Monika Behrens @ Gallerysmith

Monika Behrens - Shock n AwesomeSaturday, 18 June 2011

Monika Behrens @ Gallerysmith

Monika Behrens’s exhibition at the Gallerysmith in North Melbourne is dominated by a huge quadriptych, Shock ‘ n ‘ Awesome. Composed of four large canvasses, it depicts in an allegorical language the Allied invasion of Iraq. A multitude of plastic toy soldiers of every shape and model, accompanied by military toy machinery, surround or make beeline towards rose buds, which are strewn across the canvases in bouquets or individually. The allegory of the composition becomes clear in an instance. Toy soldiers personify invading forces; their different colours represent various nations that willingly danced to America’s political tune. As for the rose-buds, rose is an actual symbol of Iraq. What an unexpected, simple and powerful metaphor it represents! How aptly it is used by Behrens in these paintings! Simultaneously representing rose as a nation, and a rose as a symbol of fragility, we are witnessing and anticipating these flowers to be literally and allegorically crushed under the innumerable armies of the attacking soldiers. The metaphorical association of roses as symbols of femininity, and the inherently vulvic arrangement of their petals also foretell of the atrocities the native population would endure during the invasion.

Monika Behrens RippleThese paintings draw an immediate parallel with the art of John Brack, whose ‘pencil’ paintings recreate various famous battles and military campaigns, especially those of the Napoleonic wars, and where different colours of pencils similarly represent vari-coloured uniforms of warring nations. However, Brack’s paintings were not inspired by various military skirmishes in which Australia participated under the spell of American hegemony throughout the 1970s and 1980s. Behrens’s paintings, on the other hand, which directly engage with such current and litigious events, are as topical as they are courageous, and perhaps the most direct comment on the international military involvement in the Middle East we have seen in this country’s galleries since the largely overlooked and misread installation by Jenny Holzer at the ACCA earlier last year.

On the opposite wall of the exhibition space, Behrens displays a suite of six or so paintings, which depict upturned wine and champagne glasses with toy soldiers and military machines within them. They continue the theme of the exhibition and also raise a multitude of similar semantic connotations, such as the physical fragility of the soldiers as well as the all-too-real possibility of the mutual annihilation of the warring nations: think of what would happen to the two Koreas should a conflict erupt on that peninsula. It reminds me of an obvious dictum about ‘people who live in glass houses’, or, as it has been eloquently summed up in a recent TV show, “An eye for an eye leaves the whole world blind.”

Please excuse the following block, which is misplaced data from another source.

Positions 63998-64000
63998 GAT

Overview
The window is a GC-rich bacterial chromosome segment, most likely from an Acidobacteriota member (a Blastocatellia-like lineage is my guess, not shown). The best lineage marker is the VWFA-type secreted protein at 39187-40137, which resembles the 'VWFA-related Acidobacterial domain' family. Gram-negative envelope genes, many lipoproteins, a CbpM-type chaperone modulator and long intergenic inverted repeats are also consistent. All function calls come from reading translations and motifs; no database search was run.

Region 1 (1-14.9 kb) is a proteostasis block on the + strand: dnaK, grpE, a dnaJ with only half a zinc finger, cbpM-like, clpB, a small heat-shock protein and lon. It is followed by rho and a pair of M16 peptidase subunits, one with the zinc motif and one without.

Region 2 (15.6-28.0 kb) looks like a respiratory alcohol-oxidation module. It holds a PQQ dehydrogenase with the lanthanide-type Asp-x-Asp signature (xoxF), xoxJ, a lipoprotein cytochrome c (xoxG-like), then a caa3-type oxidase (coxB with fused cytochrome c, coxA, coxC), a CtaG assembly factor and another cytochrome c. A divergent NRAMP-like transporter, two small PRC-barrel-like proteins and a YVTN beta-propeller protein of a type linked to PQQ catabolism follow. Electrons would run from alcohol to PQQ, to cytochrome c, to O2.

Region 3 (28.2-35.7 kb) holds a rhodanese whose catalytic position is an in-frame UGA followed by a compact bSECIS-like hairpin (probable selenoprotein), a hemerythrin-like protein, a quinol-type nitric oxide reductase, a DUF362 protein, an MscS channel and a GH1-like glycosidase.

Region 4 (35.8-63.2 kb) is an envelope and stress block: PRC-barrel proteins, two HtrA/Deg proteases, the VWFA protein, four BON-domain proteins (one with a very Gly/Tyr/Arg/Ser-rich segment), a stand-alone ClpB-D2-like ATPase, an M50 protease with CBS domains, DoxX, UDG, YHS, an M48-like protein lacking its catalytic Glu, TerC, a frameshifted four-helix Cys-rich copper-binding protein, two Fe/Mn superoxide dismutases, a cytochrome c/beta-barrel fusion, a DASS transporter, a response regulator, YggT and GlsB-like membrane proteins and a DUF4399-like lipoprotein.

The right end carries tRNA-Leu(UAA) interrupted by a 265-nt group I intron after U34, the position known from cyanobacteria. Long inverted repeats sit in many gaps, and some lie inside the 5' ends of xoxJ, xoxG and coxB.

Monika Behrens Precarious RevoltHowever, one cannot talk about these paintings without discussing their incredible painterly merits. As evident from these photographs – and infinitely more so when you view them in the flesh – these works are a masterful tour-de-force by this young and undoubtedly talented artist. The hyper-realistic tromp l’oeil of these paintings is astounding; the brushwork is barely visible on their smooth painted surfaces. The translucent quality of glass is rendered most meritoriously, reminding me of the excellent crystal vase paintings by Arthur Streeton. The effectiveness of these paintings is increased by their limited colour palette, effectively contrasting the fragile glass vessels against predominantly black or dark-blue backgrounds. My favourite work in the exhibition is undoubtedly Precarious Revolt, where complex swirls and folds of a red scarf burst forth from the overall sombre gamut of the picture, and are expertly contrasted against the strategically introduced model of a green tank.

It is such a pleasure to see an exhibition by an artist who so obviously can paint, and who is not lazy with her brushwork, modelling and colour application, which, bizarrely, is almost a rarity nowadays… Furthermore, it is highly commendable for an Australian artist to acknowledge the existence of the world beyond the confines of a studio environment and engage so bravely and openly with highly contentious and divisive contemporary issues.

www.gallerysmith.com.au  //  www.monikabehrens.com

[© Eugene Barilo von Reisberg 2011. This article is copyright, but full or partial use is welcome with full and proper acknowledgement.]

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Eugene Barilo v. Reisberg

June 2011


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